Still ambitious chaos

You remember the Cycle City Ambition Fund? Maybe not? And you’d be forgiven, as the council keeps strangely quiet about it in its communications, newsletters and updates to residents. Why is that? Why do they find it so hard to communicate their ambitious transformation to a city fit for people? Is it too ambitious and they are hesitant and uncertain where to start? Or do they simply not see the value in shouting it from all roof tops?

The story began last year. In April 2013 we, amongst many other groups, full-heartedly supported Newcastle’s ambition to transform its roads and streets. In our appreciative letter to Newcastle City Council we, as a longstanding council forum member, suggested at the time

We believe the programme is deliverable, particularly with the continued political leadership and upskilling of officials that is taking place.
We suggest using the forum as it is well-placed to oversee delivery of the above vision and act as a project and sounding board.

Source

It was exciting. Then in June there was confirmation of Newcastle’s success, and there was the money – nearly £6m to be precise. Combined with the will and a plan, we looked forward to our city getting a truly fantastic make-over in the next two years. The work on road space re-allocation – the largest chunk of the ambition plan – kicked off in earnest in June. So, where are we now?

The programme

Well, nine months in, and the council cycle forum has not seen a programme once, let alone received an update. This is despite the forum’s stated function to monitor and review council plans and council’s own stated aim to cooperatively and inclusively work with a diversity of communities and groups. Furthermore, a recent council survey couldn’t have been more clearly: people are incredibly interested in being kept informed about the planned road conversions to space for cycling. And who can blame anyone for that? Now sadly, this enthusiasm is thrashed and thwarted by our council not communicating its plans in a concerted and confident way. We will try to communicate matters to you in their stead.

The design

You may say, you are interested in seeing changes on the ground. And let me assure you, so are we! There’s been plenty of talk about cycle infrastructure in the technical group that has met every two weeks since June, and to which we are contributors. There even were some plans to look at but the iterations to go through were many making progress arduous. It became apparent a few months ago that a stronger technical overview at senior level, better supervision and more cycle design experience were needed.

Quo vadis?

At the end of last year we took the initiative and informed Councillors. We wrote to Cllr Marion Talbot (cycle champion) and Cllr Ged Bell (transport cabinet member) to inform them about this lack of vision, effective communication and progress. We also highlighted the risks and challenges involved, like reputation loss with the Department for Transport and other Core Cities, and loosing the trust and enthusiasm of the community.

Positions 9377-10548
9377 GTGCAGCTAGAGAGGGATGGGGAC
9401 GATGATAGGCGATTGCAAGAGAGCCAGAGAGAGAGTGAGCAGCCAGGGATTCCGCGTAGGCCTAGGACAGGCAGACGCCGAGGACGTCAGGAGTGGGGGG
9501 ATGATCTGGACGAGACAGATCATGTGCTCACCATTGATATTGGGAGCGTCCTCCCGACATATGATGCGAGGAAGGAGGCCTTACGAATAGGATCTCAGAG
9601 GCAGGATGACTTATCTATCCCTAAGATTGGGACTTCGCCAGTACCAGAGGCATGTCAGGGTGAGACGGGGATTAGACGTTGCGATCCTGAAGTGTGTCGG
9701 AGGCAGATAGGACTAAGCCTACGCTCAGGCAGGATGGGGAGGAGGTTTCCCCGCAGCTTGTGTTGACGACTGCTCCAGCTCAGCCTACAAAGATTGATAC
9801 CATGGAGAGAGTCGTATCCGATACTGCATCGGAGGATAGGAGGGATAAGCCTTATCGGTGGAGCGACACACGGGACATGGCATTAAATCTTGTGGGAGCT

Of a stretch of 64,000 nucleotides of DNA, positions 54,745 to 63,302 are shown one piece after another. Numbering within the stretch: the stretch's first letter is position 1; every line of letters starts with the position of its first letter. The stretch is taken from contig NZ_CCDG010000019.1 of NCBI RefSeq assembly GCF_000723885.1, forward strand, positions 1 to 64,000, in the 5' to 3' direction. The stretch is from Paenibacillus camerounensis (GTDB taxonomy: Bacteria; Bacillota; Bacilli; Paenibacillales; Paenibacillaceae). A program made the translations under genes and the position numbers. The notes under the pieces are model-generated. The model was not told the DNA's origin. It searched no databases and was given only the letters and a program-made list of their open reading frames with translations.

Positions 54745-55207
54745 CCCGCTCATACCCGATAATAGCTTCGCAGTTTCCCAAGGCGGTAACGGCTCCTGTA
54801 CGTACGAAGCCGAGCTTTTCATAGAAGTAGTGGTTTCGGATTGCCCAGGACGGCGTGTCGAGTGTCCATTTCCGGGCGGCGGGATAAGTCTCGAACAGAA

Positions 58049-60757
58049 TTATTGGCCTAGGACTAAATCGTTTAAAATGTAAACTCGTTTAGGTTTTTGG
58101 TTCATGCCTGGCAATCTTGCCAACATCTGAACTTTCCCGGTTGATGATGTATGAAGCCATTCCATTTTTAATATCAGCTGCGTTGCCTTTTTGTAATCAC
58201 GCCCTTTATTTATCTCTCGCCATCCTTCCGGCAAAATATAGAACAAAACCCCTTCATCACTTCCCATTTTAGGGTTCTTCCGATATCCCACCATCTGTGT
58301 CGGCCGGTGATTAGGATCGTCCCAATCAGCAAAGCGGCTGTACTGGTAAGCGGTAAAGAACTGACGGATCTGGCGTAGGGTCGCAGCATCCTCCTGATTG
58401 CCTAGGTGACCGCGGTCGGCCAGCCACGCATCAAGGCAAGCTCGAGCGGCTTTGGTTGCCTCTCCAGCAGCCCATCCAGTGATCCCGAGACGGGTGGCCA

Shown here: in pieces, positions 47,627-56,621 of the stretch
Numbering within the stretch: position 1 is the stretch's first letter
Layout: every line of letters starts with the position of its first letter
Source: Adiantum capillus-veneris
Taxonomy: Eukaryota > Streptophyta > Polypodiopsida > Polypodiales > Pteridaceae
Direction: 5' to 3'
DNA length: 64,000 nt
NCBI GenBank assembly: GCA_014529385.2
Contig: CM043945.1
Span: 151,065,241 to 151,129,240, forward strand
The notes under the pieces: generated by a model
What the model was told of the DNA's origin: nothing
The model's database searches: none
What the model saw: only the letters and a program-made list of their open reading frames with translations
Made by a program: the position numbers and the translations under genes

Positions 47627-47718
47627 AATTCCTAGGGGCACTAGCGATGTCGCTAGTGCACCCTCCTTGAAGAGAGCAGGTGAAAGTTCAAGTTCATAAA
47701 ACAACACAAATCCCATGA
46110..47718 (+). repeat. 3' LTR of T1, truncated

We suggested to them to assemble a dedicated project delivery team so that the programme – which we believe is badly slipping – as well as the designs and public engagement to be put back on track. For the delivery team we made clear that the council should consider importing experts from outside Newcastle to kick-start the transition. We also expressed the urgency required to do this, as with rising cycle numbers come casualties, injuries and damage if the infrastructure isn’t upgraded in parallel, as we can sadly see from London.

To date, months on, we have not received a reply that would make us understand the politicos’ view or intentions. We offered repeatedly to meet and discuss these concerns we raised before, preferably before it is too late and the programme is irreparable. The delivery deadline is in a years time and that’s not much, when you consider that tasks involved: conceptual design, detailed designs and construction, all interspersed with effectively targetted communication, formal consultation and good community engagement.

Meanwhile the council continued to waste taxpayers money on traditional designs, like Silver Lonnen, Elswick Road, Brighton Grove (Northside) and Fenham Hall Drive, by removing cycle infrastructure or clumping pedestrians and cyclists onto the same narrow footpath when it’s carriageway narrowing that’s needed – and all that, shockingly, against independent road safety advice.

Council so far has failed to integrate modern city design principles and failed to jump-start a confident debate about public life, framed by strong city policies. It’s not the policies, it’s the confidence to spell them out to the public that’s truly absent.

It’s political leadership that’s needed at this point. So, Newcastle council, what is it to be?

Meanwhile for inspiration and hope, we’ll leave you with these illustrations. We are not saying we have got all the answers, but we’ve repeatedly asked the council to seriously involve us and give us a stake as a formal partner. Momentarily we are disseminating, again, their vision and ask why can’t they do it themselves?

Great North Road the stretch between Broadway to Hollywood Avenue
Broadway Gosforth

Great North Road necking down at side road

John Dobson Street in the city centre, screaming for a people-friendly makeover

Tankerville Terrace a popular route to schools

Grey Street a popular shopping street with a historic backdrop, shared space

And all this space on Brandling Park could be used to designate a Cycle Street